Replicas of semi-detached council houses from Red House in Sunderland, police houses and office from Leam Lane in Gateshead, and a bowling green and pavilion from Billingham are now open in our 1950s Town!
The opening ceremony, which took place on 9th June, saw family and community representatives from each exhibit take part in the official unveiling, and visitors enjoyed special musical performances, tasty treats and the chance to be one of the first visitors to see our new exhibits.
Rhiannon Hiles, Beamish Museum’s Chief Executive, said: “We hope these buildings will give visitors a sense of what life was like on the new estates in a decade which marked a huge shift in the way people lived and worked.
“Huge thanks go to the families and community members who have worked closely with us over the past eight years to develop the buildings within our 1950s estate to really bring them to life – we hope you enjoy exploring them.”
In the 1950s, the North East undertook one of the largest expansions of council housing in Britain. The Rochdale Road houses were chosen to be replicated at the museum following a public vote after we asked people to nominate 1950s-built council housing. Esther Gibbon and her daughter Linda Gilmore were announced the winners out of nine finalists. The family had moved into the house when it was built in 1952. Beamish worked closely with Esther and her daughters Linda and Brenda, gathering memories of their time living in the house. Sadly, Esther died in December 2019 but the museum continued to work with her daughters.
The second semi-detached house tells the story of Polish migration after the Second World War. We have worked with several families on the project, collecting their stories, experiences and objects. They include Ray Malecki whose late father Roman left Poland as a teenager and fought with the Free Polish Forces during the Second World War, later settling in the North East with the support of the Polish Resettlement Corps. Roman trained as a miner and worked in the North East, in Ashington Colliery.
Two police houses and their associated office, from Leam Lane in Gateshead, have been copied to tell the story of 1950s policing and the lives of officers and their families. The museum worked with Councillor John Shuttleworth who, as the son of a police officer, grew up in one of the police houses replicated by the museum. The museum also worked closely with the North East Police History Society (NEPHS).
The bowling green and pavilion, which have been replicated from John Whitehead Park in Billingham, will give visitors the chance to try this popular 1950s sport. The John Whitehead Park Bowling Club was built in the early 1950s by Billingham Urban District Council. A men’s club formed in 1953, followed two years later by a women’s club, and the teams later merged to become Billingham Bowling Club, which is still in existence.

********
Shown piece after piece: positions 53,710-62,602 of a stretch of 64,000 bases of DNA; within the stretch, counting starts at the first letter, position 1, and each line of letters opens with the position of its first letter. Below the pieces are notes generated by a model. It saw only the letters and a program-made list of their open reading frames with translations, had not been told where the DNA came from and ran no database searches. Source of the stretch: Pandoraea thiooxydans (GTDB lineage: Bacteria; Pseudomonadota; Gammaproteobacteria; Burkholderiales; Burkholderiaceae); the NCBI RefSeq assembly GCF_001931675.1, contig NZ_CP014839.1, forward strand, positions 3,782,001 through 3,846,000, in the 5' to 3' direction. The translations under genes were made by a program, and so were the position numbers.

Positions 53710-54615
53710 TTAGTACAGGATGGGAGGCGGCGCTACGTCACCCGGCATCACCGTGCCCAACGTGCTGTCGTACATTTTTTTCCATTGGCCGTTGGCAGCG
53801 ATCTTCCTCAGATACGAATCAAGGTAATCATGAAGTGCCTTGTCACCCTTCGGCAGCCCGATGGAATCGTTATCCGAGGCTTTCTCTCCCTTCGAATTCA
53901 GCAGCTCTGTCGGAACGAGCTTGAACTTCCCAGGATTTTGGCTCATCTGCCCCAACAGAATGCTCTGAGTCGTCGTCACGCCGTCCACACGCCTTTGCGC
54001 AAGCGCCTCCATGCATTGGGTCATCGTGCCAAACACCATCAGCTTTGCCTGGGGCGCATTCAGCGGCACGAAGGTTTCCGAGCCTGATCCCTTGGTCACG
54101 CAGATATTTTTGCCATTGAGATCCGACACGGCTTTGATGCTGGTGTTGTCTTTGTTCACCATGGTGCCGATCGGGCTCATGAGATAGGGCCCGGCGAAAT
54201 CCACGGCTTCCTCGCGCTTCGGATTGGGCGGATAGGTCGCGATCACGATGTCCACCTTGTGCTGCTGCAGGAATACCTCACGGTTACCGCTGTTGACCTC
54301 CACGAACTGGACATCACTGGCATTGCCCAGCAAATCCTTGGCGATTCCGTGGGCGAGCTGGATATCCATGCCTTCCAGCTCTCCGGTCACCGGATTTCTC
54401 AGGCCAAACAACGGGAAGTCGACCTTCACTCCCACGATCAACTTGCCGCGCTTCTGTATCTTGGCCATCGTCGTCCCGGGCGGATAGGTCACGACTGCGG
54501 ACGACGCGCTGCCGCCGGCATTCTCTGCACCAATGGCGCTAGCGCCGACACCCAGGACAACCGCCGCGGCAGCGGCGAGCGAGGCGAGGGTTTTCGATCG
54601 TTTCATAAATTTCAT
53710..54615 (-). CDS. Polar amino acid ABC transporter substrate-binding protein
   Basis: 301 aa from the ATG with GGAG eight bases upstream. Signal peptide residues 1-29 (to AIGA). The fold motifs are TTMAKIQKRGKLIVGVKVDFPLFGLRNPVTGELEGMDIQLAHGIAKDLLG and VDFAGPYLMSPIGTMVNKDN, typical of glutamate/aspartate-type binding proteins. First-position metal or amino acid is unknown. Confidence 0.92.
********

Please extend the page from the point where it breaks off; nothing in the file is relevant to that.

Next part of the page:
Beamish has worked with the club to learn more about its history and the pavilion, as well as speaking to other local clubs, who have all shared their knowledge to help tell the story of bowling in the 1950s. Billingham Bowling Club took part in the first official game on the new green at the opening celebrations.
The Remaking Beamish project’s 1950s Town also includes a replica of Leasingthorne Colliery Welfare Hall and Community Centre, Coronation Park and Recreation Ground, Front Street terrace with Elizabeth’s Hairdresser’s, Middleton’s fish and chip shop, John’s Café and a recreation of artist Norman Cornish’s house. Work is underway on a 1950s cinema, toy shop and electrical shop. The Remaking Beamish project also includes 1950s Spain’s Field Farm, transport developments and will also feature an expansion of The 1820s Landscape, which will include examples of early industry, a Drovers’ Tavern and self-catering accommodation.
The new 1950s exhibits are part of the Remaking Beamish project, which is the biggest development in Beamish’s history. Thanks to the money raised by National Lottery players, the Remaking Beamish project was awarded £10.9million by The National Lottery Heritage Fund in 2016.
Helen Featherstone, Director, England, North at The National Lottery Heritage Fund, said: “We are very excited to see another element of the Remaking Beamish project come to life, thanks to National Lottery players. These amazing new exhibits that have been created by working with local people to uncover stories, will give visitors the chance to explore the heritage of the North East and truly understand what life would have looked like in the 1950s.”
Beamish is currently open daily from 10am to 5pm. With the Beamish Unlimited Pass visitors pay once and get 12 months of visits, including daytime events. Find out more at www.beamish.org.uk.